Zeus stands tall upon Mount Olympus, hurling his bolts of destruction down upon us mere mortals. We cower in our insulated automobiles, kept from harm by our rubber tires. ‘The Gods cannot harm me here,’ we think to ourselves, unaware of the naïveté of such a statement. The Gods, my friends, want to harm you, and they are getting creative. A lightning bolt came crashing down on a highway 10 in Florida between Pensacola and Tallahassee on Monday morning, launching a hunk of blacktop up into the path of a moving Ford F-series.
Nobody is quite sure exactly what caused the piece of pavement to levitate, but the going theory, meteorologist Chris Vagasky tells the Washington Post, is that water had seeped into cracks in the road and were instantly vaporized by the lightning strike. The sudden and violent expansion of liquid turning into gas thrust the hunk up into the air just as two unsuspecting motorists hurtled headlong into the hunk. The congealed tar and stone blasted through the front windshield, appears to have impacted the rear middle seat, and blasted through the rear window. A true through-and-through.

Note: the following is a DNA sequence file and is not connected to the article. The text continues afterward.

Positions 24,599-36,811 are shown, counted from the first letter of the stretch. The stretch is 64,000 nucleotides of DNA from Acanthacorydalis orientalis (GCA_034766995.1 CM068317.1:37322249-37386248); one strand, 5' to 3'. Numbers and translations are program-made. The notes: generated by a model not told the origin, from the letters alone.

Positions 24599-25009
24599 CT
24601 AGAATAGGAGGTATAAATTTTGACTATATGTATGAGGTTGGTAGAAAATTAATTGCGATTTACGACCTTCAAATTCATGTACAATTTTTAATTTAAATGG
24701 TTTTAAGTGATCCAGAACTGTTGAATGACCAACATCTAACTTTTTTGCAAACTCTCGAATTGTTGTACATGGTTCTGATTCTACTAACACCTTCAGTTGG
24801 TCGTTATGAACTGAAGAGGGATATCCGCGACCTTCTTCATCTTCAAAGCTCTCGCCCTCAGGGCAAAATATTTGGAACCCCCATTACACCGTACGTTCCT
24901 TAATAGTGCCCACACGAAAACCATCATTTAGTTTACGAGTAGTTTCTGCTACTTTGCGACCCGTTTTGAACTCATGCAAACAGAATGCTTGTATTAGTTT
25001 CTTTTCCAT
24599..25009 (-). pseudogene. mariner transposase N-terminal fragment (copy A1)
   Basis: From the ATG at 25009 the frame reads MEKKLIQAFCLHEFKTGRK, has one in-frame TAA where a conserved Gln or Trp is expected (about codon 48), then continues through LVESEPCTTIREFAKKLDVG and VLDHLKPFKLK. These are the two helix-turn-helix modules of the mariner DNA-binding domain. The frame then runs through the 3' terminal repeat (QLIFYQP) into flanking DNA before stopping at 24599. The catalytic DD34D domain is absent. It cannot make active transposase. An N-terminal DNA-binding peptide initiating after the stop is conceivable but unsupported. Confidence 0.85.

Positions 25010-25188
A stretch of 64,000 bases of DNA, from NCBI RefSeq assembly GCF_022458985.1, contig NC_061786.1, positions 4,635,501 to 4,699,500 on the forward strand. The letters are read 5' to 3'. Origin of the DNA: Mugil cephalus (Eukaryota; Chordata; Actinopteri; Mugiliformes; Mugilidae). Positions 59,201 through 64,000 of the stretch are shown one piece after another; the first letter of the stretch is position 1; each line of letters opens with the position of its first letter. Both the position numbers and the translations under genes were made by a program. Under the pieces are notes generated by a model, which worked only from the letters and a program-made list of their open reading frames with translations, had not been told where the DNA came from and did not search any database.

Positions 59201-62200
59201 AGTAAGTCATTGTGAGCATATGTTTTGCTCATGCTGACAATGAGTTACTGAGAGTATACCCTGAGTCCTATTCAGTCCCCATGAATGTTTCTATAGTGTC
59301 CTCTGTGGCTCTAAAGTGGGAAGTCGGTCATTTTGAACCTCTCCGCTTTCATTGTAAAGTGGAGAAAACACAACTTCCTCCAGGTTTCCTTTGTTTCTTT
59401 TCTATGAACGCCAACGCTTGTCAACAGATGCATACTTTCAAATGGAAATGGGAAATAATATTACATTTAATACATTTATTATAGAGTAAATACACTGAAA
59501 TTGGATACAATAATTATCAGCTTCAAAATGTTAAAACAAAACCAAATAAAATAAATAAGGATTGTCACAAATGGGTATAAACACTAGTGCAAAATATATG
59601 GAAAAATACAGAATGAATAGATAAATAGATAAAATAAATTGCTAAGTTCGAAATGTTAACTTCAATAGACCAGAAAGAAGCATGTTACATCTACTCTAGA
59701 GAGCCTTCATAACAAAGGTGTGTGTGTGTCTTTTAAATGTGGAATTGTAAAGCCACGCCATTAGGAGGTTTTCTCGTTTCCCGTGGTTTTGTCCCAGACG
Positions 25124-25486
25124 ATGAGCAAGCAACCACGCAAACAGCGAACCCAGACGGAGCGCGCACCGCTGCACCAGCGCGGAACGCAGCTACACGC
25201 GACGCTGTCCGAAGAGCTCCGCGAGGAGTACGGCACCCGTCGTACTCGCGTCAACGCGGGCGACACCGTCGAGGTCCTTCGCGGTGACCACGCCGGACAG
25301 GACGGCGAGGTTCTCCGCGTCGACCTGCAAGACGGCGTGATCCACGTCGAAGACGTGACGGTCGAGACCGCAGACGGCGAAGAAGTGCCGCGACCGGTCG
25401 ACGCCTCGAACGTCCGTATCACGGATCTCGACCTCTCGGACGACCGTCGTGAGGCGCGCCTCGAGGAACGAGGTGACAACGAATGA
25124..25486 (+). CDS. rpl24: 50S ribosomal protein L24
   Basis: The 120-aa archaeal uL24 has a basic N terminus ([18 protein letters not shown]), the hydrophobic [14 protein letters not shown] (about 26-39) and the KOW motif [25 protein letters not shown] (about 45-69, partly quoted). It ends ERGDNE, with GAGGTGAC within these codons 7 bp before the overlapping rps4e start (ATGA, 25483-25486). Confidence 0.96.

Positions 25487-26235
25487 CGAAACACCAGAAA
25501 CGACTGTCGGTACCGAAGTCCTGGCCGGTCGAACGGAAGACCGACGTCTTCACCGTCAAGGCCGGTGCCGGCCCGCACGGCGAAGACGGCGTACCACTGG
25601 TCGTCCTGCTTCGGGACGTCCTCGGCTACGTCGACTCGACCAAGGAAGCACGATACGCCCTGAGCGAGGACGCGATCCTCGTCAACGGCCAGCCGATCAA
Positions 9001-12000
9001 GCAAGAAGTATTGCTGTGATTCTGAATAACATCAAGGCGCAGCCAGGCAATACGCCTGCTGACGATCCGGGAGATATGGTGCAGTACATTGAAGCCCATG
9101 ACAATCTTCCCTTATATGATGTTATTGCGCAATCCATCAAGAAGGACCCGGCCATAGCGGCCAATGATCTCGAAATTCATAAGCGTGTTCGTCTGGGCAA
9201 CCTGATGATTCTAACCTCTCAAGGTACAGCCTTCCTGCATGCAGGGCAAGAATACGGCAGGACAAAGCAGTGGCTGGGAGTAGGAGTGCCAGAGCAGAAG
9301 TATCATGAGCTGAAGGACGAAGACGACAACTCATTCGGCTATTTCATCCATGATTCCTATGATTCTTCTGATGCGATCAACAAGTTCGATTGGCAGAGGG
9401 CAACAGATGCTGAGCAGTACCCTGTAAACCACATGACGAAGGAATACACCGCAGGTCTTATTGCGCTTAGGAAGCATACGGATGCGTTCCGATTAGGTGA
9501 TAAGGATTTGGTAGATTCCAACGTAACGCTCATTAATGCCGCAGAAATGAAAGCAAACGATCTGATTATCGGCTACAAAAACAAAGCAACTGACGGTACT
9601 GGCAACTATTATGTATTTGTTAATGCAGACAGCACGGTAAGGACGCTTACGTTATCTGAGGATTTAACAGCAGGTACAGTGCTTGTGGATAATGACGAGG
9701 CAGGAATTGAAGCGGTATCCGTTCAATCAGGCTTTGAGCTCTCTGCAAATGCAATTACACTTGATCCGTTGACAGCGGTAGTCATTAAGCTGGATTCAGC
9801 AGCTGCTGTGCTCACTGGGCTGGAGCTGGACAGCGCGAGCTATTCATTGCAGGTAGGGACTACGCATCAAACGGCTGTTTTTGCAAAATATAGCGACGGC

While both driver and passenger were injured and transported to the hospital, neither appear to have been impacted by the projectile itself. Both people in the vehicle suffered lacerations from flying windshield glass, but if they’d been hit by such a heavy and dense piece of tarmac, the injuries might have been much more severe. Just look at how the rear seat headrest was shoved back half a foot and you’ll know how much more serious this could have been.
Monday’s storm front in the area was considered a weak one, dropping a mere half inch of rain over two hours, and gusting winds only up to 30 miles per hour. The storm was absolutely packed with electrical energy, however, as the strike causing this incident peaked at 35,000 amps of current.
The sky was angry that day, my friends. Maybe it’s time to sacrifice a chicken or something? What kind of food does Zeus like?